Time Capsules II

Album Review of Time Capsules II by Oberhofer.

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Time Capsules II

Oberhofer

Time Capsules II by Oberhofer

Release Date: Mar 27, 2012
Record label: Glass Note
Genre(s): Pop/Rock, Alternative/Indie Rock, Alternative Pop/Rock, Indie Rock, Noise Pop, Neo-Psychedelia

68 Music Critic Score
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Time Capsules II - Fairly Good, Based on 10 Critics

New Musical Express (NME) - 80
Based on rating 4/5
80

Bradley Oberhofer is a 21-year-old dude who fronts his own band, also called Oberhofer. He started making music as a kid in his Tacoma bedroom, and is now resident in Brooklyn. You might take these facts, add them to song titles such as ‘Yr Face’ and ‘Homebro’ and build the presumption that Brad is some scuzzy Wavves kid who rolls out of bed first thing in the afternoon and makes a beeline for the weed grinder.

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Drowned In Sound - 80
Based on rating 8/10
80

The band Oberhofer is, essentially, a vehicle for its main man, Brad Oberhofer – still a relative youngster at 21 years old. There are other band members, but it’s Brad’s character that drives the album. It’s his ebullient charm, it’s his melody, it’s his heartbreak. From the opening piano line, it becomes apparent that Time Capsules II is an album rich with endearing naïvety; a commercial release on a mission to cheer you.

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Beats Per Minute (formerly One Thirty BPM) - 73
Based on rating 73%%
73

OberhoferTime Capsules II[Glassnote; 2012]By Colin Joyce; July 25, 2012Purchase at: Insound (Vinyl) | Amazon (MP3 & CD) | iTunes | MOGTweetThere are some albums that, despite your better judgements, you just can’t help but like. Despite any attempts to reduce it to generic post-millenial indie pop, Oberhofer’s Time Capsules II, which hit shelves all the way back in March, has become one of those records for me. I can tell myself any number of lies about its tired guitar phrases and sickeningly sweet glockenspiel runs, but when it comes down to it, Brad Oberhofer, the man behind the Oberhofer name, has instilled an unbridled joy into this work.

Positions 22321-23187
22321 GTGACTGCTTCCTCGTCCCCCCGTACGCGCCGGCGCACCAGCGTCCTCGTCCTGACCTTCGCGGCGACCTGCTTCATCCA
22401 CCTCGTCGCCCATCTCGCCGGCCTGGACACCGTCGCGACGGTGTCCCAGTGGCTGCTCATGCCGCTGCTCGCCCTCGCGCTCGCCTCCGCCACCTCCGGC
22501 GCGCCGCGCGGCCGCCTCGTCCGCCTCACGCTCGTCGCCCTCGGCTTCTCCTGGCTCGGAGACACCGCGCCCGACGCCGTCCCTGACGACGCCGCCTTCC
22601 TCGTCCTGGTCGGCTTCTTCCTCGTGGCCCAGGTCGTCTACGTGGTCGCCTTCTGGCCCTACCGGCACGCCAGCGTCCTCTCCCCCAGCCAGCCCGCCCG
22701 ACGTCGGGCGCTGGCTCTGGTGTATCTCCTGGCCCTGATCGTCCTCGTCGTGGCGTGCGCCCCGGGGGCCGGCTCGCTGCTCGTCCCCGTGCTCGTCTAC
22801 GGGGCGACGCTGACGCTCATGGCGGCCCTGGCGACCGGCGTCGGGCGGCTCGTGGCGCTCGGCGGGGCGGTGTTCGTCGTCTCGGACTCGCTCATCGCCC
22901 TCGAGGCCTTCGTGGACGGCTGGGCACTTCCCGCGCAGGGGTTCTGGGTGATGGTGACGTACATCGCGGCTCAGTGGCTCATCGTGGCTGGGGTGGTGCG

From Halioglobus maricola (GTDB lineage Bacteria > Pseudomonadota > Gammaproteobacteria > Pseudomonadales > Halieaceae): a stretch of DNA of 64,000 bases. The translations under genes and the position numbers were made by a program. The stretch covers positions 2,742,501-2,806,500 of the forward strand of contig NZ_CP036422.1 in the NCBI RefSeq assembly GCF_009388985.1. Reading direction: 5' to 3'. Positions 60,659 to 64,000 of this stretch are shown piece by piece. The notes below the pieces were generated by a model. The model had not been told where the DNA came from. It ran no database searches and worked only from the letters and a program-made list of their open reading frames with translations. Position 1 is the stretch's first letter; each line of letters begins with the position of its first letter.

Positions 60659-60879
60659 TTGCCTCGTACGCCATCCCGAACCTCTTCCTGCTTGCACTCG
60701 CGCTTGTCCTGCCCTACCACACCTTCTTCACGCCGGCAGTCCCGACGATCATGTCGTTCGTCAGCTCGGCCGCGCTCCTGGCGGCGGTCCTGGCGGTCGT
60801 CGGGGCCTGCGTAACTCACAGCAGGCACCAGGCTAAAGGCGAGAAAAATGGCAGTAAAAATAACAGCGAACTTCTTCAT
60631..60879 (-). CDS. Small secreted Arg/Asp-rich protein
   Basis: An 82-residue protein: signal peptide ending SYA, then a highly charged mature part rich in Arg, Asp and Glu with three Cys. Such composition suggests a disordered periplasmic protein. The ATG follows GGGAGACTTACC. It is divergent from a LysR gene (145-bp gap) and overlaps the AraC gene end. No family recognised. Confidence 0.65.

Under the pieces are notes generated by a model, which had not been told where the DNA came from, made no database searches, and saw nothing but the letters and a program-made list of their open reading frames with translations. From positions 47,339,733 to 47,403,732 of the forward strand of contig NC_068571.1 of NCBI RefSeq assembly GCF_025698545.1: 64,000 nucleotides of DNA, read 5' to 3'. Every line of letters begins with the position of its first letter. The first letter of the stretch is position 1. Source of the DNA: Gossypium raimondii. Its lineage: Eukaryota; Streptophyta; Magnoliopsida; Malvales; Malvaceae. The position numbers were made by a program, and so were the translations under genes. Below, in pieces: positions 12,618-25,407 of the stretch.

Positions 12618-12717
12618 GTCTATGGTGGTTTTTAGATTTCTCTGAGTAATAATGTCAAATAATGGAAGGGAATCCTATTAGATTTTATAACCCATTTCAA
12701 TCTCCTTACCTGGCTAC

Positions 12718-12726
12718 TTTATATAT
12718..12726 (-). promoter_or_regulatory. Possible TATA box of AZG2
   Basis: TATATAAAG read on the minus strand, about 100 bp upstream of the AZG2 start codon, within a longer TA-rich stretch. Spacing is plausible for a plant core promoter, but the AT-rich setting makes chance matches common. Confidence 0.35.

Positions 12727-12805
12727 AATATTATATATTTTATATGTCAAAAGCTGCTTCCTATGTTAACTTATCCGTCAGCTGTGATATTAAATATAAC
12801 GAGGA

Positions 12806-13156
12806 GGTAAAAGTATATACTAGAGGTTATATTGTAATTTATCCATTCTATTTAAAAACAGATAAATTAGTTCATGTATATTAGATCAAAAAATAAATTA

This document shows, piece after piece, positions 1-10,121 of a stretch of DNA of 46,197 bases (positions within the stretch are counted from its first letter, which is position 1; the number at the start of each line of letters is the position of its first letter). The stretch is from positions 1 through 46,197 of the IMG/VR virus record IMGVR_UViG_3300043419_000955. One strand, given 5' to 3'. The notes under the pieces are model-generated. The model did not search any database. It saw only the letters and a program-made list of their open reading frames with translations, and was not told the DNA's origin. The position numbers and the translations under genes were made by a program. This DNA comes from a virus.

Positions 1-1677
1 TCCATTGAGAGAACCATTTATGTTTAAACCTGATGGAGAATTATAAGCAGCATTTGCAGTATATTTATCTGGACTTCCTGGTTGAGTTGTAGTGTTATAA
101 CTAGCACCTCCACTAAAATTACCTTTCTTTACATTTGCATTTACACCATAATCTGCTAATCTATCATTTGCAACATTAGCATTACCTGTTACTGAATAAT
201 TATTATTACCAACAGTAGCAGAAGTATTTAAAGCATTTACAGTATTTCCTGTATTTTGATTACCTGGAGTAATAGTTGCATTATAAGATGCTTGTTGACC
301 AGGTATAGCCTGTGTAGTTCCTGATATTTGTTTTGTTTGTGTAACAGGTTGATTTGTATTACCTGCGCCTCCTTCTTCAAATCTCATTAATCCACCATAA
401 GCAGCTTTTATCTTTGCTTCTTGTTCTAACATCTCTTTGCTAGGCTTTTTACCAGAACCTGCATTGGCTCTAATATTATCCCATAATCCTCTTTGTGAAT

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Under The Radar - 70
Based on rating 7/10
70

Oberhofer's saccharine surf-pop has been bubbling under our trending topics ever since the sparkling, loose-vibes gem "o0Oo0Oo" charmed us a couple years ago. Unlike virtually all of his contemporaries, Brad Oberhofer took an extended sabbatical before putting out his debut full-length Time Capsules II—making it a fresher, grander, and altogether tougher sound in the notoriously flimsy realm of beach-pop. Sure you've heard these songs before, but "Away Frm U" is adorned with a mint, studio-applied sheen and "o0Oo0Oo" sounds like it's been given an oil change.

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AllMusic - 70
Based on rating 7/10
70

From the hooky rock & roll of Smith Westerns, to the '80s and '90s lo-fi revival of Yuck, to the shimmering dream pop of Puro Instinct, the 2010s are a great time to be a young musician. Bedroom-based endeavors are taken seriously, while artists with more polished aspirations are just an audio software-equipped laptop away from a crisp recording, and options for distribution are seemingly infinite. Oberhofer brainchild Brad Oberhofer is a prime example of a young contemporary musician negotiating his place in this new landscape; his 2010 debut single o0o0o0o0o was decidedly lo-fi, but by fall 2011 he was in the studio with veritable producer to the stars Steve Lillywhite (U2, Rolling Stones, Talking Heads).